Best practices regarding slashing protection are:
- Announcing exactly the limits of said protection and what it covers.
- Providing a public wallet address that delegator can consult to know how much funds are put aside by the validator for their protection.
- Validators should allocate part of their proceeds to said public address as to raise a prevention fund to face such events.
It is easy to claim that there is a protection, but if the validator has no liquidity in the face of a slashing event, he can’t create money out of thin air to pay such protection. Don’t trust, verify.
How to maximize chances of getting an airdrop?
One of the main financial appeals behind staking coins in the cosmos ecosystem is the potential for airdrops. We’ve seen many valuable airdrops happen in the last months and it is normal to start maximizing delegations to qualify for as many airdrops as possible.
Based on past airdrops, here’s a list of best practices one can follow to help qualify for potential future airdrops:
- Don’t stake with a centralized exchange (airdrops exclude centralized validators).
- Don’t stake with top 20 validators (a bonus airdrop is sometimes offered to those delegating their tokens to lower ranked validators).
- Don’t stake with 0% validators (often excluded from airdrops).
- Vote on all governance proposals (bonus airdrop is often offered to people who vote)
Spread your wealth across several chains, the main ones being $Atom, $Osmo and $Juno and be sure to stake certain minimums values. Consider having at least : 25 $Atoms, 25 $Juno and 100 $Osmo stacked.
Validator airdrops / tokens
A trend we are seeing is the multiplication of validator tokens and airdrops to raise delegations and reward the community. There is inherently nothing wrong with that kind of marketing. But, as with any token or airdrop, people need to do their research and assess if its an empty promise or if it has a real value proposition. None the less, delegators are already rewarded by the blockchain for their delegations and as such, need to remember the premier role of spreading delegations across all good actors of the active sets, and choose first and foremost their validators based on the quality of their service and contributions before getting baited by financial incentives.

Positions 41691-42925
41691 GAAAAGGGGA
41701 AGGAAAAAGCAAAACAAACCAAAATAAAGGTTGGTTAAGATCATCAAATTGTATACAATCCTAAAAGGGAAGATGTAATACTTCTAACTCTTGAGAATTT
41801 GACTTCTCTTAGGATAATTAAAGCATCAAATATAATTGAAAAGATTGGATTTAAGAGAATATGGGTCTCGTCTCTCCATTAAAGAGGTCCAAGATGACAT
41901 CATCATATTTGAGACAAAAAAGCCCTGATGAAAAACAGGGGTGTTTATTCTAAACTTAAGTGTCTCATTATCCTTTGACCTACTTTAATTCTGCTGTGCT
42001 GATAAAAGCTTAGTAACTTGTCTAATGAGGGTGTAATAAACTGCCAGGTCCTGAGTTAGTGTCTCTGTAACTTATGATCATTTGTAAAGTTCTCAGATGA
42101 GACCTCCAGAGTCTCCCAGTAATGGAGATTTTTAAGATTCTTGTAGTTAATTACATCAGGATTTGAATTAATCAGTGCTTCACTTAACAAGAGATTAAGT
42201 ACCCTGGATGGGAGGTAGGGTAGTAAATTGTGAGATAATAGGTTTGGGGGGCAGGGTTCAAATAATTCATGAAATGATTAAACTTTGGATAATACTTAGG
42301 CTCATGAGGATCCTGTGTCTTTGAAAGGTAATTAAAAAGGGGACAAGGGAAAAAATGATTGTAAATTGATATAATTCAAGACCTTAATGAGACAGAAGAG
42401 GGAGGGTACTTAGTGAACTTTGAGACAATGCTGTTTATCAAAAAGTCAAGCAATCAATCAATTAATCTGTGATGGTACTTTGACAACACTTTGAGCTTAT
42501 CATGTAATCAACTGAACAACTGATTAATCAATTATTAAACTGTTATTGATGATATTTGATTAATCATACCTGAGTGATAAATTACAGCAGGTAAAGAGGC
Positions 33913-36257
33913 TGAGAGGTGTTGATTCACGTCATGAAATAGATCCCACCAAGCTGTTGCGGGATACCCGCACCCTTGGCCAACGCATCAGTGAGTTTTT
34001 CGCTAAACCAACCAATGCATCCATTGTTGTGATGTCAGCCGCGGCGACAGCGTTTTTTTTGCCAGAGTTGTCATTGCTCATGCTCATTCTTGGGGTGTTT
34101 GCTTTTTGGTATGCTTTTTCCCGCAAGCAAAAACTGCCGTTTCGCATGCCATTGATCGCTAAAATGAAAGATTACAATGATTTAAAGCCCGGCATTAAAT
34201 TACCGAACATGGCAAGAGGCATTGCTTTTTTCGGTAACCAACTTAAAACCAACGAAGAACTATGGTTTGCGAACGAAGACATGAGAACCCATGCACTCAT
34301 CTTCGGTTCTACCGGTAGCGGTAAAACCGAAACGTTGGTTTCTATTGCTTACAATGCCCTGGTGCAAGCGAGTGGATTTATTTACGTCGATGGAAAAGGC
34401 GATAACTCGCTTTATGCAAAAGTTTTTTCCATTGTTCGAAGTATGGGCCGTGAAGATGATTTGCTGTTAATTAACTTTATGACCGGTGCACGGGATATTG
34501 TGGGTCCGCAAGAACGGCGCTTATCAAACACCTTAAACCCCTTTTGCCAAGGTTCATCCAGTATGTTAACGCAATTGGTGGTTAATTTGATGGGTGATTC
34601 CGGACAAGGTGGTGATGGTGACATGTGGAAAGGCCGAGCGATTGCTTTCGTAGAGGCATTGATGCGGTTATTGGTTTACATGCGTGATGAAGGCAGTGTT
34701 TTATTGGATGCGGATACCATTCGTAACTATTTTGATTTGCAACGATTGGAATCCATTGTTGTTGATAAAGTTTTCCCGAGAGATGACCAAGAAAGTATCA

The following section will let you better understand the information that you usually find on a validator website when they describe their infrastructure and details about their operations.
What’s a sentry server?
A sentry server is a public node that the Validator node uses to access the internet. This let the Validator node to run on a private server, keeping him “hidden” from the public network. This type of architecture is used to mitigate risks of DDoS (distributed denial of service attacks) on the networks.
What’s key management?
Validators have private keys like any crypto wallet. There are many ways to ensure the security of Validator keys. It is very important for a validator to back up their keys and store them in a secure manner.
Popular methods of key management are KMS and HSM.
KMS stands for Key Management Service and is offered by Tendermint to allow private keys to be stored on a different server and used using a secure encryption method.
HSM stands for Hardware Security Module, which stores private keys in a secured physical drive (YuhiHSM, Ledger, etc.) and is used physically and locally with the server. This method is the most secure but harder to implement as many validators use cloud hosting or third-party data centers making it impossible to access their hardware to use such key management method.
None the less, the amount of people having access to the keys and the method with which the keys are stored is important and should be investigated to assess the security of the validator operation.
My validator website speaks of redundancies, what’s that?
Most known redundancies consist in running back-up validators in different geographical locations or data centers in order not to be reliant on a single service provider or location.
Monitoring relies in using different tools to keep an eye on the validator hardware and service performance to prevent issues and be notified if case of a problem. A good monitoring is key to minimize downtime and swiftly avert issues.
I hope you enjoyed reading through this long guide and found answers to your questions regarding validators and how to best delegate your funds.
While this article was more in-depth and advanced, I will be starting a new series of articles aimed toward onboarding new users without previous knowledge of blockchain to the Cosmos Ecosystem. It will be a set of step by step lessons from beginner concepts to more advanced guides ranging from installing keplr, buying your first $Atom, executing your first on chain transaction to discovering the different cosmos apps and activities such as minting your first NFT.